Focus on the skills and qualifications that’ll make you uniquely appealing to your audience. Give some top-level bullet points about what makes you an awesome candidate! 

  • Your field of study
  • A couple relevant skills or certifications
  • A nod to relevant experience 

Your elevator pitch should also touch on your professional goals: if you hope to find a job at a mission-driven startup, or want to relocate to Denver, or aim for a role where you’ll flex your coding skills, mention these. 

If you plan to meet with a few different types of employers during your career fair, don’t be afraid to tailor your pitch to different industries and roles. For example, your proficiency in Photoshop might not be relevant to a corporate sales role, but it is for marketing! Be aware of your audience. 

How to deliver an elevator pitch

When it comes to your elevator pitch, practice makes perfect. You might feel silly running through a 30-second spiel about yourself, but becoming confident in your delivery can make a huge difference when you’re face-to-face with a recruiter! Aim for your pitch to be brief, persuasive, and confident—not boastful. Ask a trusted friend or family member to run through your pitch with you a few times, give constructive feedback, and help you nail it! 

How should I wrap up after my pitch?

Typically, it’s a best practice to have a business card or a copy of your resume to hand to somebody after delivering your IRL elevator pitch during a career fair. However, since you’ll be meeting recruiters during virtual fairs, have a link to your Handshake profile handy to send via chat! If relevant, you can also share a digital portfolio during this time.

Elevator pitch examples:

  • “I’m Brinton and I just graduated DePaul University with a degree in English! I’ve worked as a freelance writer for lifestyle publications like Bustle for the past two years, and now I’m looking to grow as a full-time reporter in the entertainment, travel, or breaking news space. I’m proficient in Photoshop, certified in Google Analytics, and have experience managing social media channels for small businesses.”
  • “I’m Luke, and I’m a software engineer with a background working with high-growth e-commerce startups in the Chicago area. However, now I am looking for an opportunity that will bring me closer to my family and friends in Raleigh. I specialize in iOS and have four years of experience writing C++ code in a POSIX environment.”
  • “I’m Rey, and I’m a rising senior at DePaul University. I’m studying finance and spent last summer as an analyst for Goldman Sachs, where I focused mainly on comparative financial performance analysis. Now that I’m graduating in June, I’m hoping to find a full-time role as an investment banking analyst.”

Your 10 Biggest Virtual Career Fair Questions, Answered

Find answers to the most common questions about virtual recruiting events on Handshake.

Guidance Provided By: The Handshake Team

You may have heard that meeting employers at virtual career fairs will help you land a job or internship this year. But we know you also have some questions—from what to wear to what to ask. is coming up in two weeks, so we’ve gathered the ten most commonly asked questions from students and answered them below so that you can be ready for DePaul’s upcoming Virtual Winter Career Fair on Feb 24.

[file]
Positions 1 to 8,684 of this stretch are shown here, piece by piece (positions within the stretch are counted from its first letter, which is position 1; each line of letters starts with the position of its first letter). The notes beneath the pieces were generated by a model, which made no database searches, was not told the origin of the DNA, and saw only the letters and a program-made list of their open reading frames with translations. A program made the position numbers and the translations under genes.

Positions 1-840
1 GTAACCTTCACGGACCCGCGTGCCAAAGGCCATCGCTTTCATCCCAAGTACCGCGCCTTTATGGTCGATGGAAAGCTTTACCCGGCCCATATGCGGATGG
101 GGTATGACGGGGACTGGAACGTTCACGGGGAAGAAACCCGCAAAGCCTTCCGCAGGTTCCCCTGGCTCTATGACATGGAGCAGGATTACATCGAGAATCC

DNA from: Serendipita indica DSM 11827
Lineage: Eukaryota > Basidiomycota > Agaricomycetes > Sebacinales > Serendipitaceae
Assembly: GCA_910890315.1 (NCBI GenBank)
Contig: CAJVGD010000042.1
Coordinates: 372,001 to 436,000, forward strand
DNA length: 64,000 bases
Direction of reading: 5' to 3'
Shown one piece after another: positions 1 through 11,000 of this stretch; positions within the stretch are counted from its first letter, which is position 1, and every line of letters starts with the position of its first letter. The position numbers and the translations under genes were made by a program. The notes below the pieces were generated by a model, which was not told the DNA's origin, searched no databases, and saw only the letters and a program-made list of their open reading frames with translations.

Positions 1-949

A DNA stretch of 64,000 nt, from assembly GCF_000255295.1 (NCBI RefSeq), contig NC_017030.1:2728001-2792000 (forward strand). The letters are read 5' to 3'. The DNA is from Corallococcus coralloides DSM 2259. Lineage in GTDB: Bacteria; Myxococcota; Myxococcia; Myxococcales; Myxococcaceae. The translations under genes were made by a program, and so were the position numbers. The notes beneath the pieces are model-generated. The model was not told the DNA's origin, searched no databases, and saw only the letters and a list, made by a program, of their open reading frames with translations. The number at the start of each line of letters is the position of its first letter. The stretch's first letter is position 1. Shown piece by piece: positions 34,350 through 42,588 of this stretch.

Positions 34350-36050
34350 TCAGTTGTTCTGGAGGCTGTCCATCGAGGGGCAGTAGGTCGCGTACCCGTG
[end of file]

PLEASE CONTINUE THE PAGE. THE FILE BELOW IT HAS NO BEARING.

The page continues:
1. What’s the difference between a group session and a one-on-one session?

Group sessions are primarily for employers to share more about their organizations with students. There is usually a Q&A portion where you can ask the employer a question. One-on-one sessions are 10 minute conversations between you and an employer to discuss your background and experience, as well as current job and internship opportunities.

2. Do I need to sign up for sessions before the virtual career fair starts?

Yes! You should start signing up for sessions once you’ve registered for the fair. One of the biggest benefits of attending a virtual career fair is that you can secure your spot with the employers you want to meet. So it’s important to go through the fair schedule and sign up early for the sessions you want.

3. I don’t see any available sessions with the employers I’m interested in. What should I do?

If you don’t see available sessions, it may mean that the employer is in the process of setting up their sessions, or their current sessions are full. Be sure to check back on the fair schedule in the days and hours leading up to the fair to view newly added sessions. You can also connect with your career center and ask if they’re working with employers to open more session times. 

We also suggest having an open mind when deciding which employers to meet during virtual career fairs. Instead of focusing on the brand names you know, go through the full list of employers who are attending and view their Handshake pages to learn more. You may find a great match for you in an unlikely place.

4. Do I need to be on video?

Having your video on during sessions is optional. You may also communicate with employers through audio or chat features. For one-on-one sessions, we recommend turning your video on to help employers make a strong connection with you. 

For group sessions with more than 15 attendees, student video will not be enabled unless you are asking a question. To ask a question during a group session, click the hand icon on your screen to “raise your hand”. The host will be able to call on you and enable your video.

5. What should I wear if I’m on video? Do I need a suit?

You definitely want to dress to impress during virtual career fairs. But you don’t have to have the full head-to-toe ensemble (unless it makes you feel more confident, in which case go for it!)